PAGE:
tricky business

Taking pictures of kids is tricky business – and their reactions to having their pictures taken are always changing.  We’ve moved from the oblivious infant stage, through the curious toddler stage (what’s that camera/phone thing, and why can’t I grab it from you and play with it?), and into (and through) the preschool years that seem to be full of blurry action shots.  There’s the occasional cheesy smile stage – that’s one of the worst – and I try to photograph the girls while they aren’t looking.  Then there’s the constant “Take a picture of me doing this!  Take a picture of me doing this!” stage, and the stage where every single photo that is snapped is followed by an urgent request to “see the picture” on the screen.  That might be my least favorite one – the lighting is good, one of the girls is completely oblivious to me in the room, and I’m snapping photos of them engrossed in their activity – and then they look up and are now completely engrossed with looking at every single image immediately after it’s taken.  They become seven and eight and nine, and as soon as the camera or the phone comes out the eyes start rolling. Sometimes there’s even a grimace in there, or the fake smile / forced smile with eyes that convey their true feelings.  

F’s in a pretty good place at the moment – although she has to look at everything I do on my phone or with the camera.  E’s deep into the forced acceptance of her photography sentence – she can’t beat it, but that doesn’t mean she’s going to like it.  The lighting was so nice the other night at the ball field, and we were early, so the stands were just starting to fill.  I got my camera out and took a dozen shots of F – she was smiling, but it wasn’t really at me.  She was completely blown away with her surroundings (our first game of the season).  She had her favorite hat on (E’s old Cardinals hat with ladybugs on it – I’m convinced it’s the cutest baseball hat ever), and there were people walking around with cotton candy on sticks so she was pretty fired up.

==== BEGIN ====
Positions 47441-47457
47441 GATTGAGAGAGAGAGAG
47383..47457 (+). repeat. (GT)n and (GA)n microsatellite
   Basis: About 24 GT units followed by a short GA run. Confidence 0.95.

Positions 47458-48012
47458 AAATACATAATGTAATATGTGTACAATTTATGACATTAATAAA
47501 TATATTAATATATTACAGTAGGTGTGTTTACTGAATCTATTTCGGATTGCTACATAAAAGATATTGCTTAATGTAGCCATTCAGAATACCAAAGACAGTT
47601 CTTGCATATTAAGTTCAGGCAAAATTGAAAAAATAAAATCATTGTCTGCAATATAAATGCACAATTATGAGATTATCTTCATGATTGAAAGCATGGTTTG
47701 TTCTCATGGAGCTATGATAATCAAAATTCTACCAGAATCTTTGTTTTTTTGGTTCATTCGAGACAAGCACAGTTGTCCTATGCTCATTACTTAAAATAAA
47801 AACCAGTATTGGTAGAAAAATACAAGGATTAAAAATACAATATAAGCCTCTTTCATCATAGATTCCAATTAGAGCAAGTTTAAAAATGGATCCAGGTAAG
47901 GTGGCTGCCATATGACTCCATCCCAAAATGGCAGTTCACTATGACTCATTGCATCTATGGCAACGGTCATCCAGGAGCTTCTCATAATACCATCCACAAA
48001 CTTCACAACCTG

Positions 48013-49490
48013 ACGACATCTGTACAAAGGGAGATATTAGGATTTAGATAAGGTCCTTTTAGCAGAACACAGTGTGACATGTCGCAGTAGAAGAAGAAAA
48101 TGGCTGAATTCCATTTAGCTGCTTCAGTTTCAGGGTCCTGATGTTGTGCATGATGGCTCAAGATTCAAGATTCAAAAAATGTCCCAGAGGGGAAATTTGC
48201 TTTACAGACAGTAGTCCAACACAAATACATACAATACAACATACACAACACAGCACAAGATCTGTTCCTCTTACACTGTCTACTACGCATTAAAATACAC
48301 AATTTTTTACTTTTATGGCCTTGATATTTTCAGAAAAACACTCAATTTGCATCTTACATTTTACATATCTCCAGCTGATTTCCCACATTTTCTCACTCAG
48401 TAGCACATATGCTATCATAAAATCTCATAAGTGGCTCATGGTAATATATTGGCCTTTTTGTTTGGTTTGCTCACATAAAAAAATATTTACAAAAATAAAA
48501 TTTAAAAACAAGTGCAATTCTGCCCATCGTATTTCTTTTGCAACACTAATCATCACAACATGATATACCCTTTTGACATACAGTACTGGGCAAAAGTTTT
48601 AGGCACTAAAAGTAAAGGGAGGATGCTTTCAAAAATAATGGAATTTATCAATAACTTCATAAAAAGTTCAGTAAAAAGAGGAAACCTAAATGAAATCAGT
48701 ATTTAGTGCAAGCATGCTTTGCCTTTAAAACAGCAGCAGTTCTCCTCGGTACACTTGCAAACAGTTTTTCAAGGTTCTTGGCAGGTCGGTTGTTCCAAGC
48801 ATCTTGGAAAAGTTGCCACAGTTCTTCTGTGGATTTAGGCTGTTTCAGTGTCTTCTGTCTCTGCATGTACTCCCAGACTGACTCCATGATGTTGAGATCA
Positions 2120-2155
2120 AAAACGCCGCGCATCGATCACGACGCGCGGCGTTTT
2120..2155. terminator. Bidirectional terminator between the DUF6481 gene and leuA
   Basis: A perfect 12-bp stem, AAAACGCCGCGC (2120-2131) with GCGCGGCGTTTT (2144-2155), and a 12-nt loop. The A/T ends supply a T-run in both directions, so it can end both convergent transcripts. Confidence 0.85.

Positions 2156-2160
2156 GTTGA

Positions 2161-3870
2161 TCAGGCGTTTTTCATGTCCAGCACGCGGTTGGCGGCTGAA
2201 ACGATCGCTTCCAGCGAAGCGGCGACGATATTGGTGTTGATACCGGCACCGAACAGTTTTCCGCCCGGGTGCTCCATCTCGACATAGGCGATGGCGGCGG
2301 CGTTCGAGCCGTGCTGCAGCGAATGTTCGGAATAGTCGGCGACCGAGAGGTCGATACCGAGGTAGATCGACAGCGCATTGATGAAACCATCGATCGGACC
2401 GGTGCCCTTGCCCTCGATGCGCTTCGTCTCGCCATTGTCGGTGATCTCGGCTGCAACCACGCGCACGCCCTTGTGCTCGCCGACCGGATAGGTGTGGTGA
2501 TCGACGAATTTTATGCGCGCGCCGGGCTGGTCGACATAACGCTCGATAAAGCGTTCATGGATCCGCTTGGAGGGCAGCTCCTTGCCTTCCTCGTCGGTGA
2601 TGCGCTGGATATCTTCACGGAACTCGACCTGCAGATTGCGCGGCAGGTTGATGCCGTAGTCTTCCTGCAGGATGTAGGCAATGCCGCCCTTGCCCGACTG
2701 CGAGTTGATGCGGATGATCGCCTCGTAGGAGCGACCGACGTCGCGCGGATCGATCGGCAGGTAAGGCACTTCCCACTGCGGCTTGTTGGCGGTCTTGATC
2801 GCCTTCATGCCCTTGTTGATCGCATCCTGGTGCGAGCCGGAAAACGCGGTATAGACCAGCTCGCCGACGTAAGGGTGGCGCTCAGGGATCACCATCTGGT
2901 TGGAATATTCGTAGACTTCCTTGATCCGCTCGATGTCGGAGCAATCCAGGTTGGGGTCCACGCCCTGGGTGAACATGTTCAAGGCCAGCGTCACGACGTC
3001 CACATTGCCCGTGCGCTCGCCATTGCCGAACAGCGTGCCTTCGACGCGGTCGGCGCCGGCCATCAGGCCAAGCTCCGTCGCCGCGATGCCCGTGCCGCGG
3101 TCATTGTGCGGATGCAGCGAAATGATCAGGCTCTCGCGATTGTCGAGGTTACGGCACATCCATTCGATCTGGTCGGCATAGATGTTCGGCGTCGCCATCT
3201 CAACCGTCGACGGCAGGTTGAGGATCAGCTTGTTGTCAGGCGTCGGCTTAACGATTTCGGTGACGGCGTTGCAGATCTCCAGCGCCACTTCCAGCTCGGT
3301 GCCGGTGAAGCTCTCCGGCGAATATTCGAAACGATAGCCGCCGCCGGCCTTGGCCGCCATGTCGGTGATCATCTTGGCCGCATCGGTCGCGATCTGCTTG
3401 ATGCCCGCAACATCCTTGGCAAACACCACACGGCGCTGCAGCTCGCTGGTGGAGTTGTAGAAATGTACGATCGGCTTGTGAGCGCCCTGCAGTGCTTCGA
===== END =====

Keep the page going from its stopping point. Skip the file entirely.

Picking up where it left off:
E was equally excited.  Our whole section was filling up with her school friends, and she was starting to feel better after being sick for a few days.  It was a gorgeous evening, and there was every reason to be smiling.  Until, of course, I turned the camera on her.  Then it was this:

I could get around that by focusing back on F for a bit, and not letting E feel like she was the center of camera attention.  So now I have proof that she was indeed enjoying herself.  

Sometimes she comes to my office and complains that I have more photos of F on my wall than of her, and I remind her that if she’d stop making faces like she was being tortured by the camera, maybe we’d have a few more photos of her around.  I warn her that she’ll look back at her photo albums and find that she spent a four year chunk of her life with some sort of abdominal pain going on just below the surface if she doesn’t watch out.  She might find herself trying to write a college application essay on why she wants to be a scientist, but the only pictorial evidence of her formative science years are photographs where she looks like she’d rather be at the dentist or cleaning her room.

I take that back.  She could reference her second grade science fair – the one where I managed to sneak a photo of her sharing her findings with her friends.  She loves science.  She really loves designing the display for her science work.  And she completely digs telling her friends about it.  Just don’t ask her to smile.
(Also, oh my, look at that sweet second grade face.  Oh my, oh my.)

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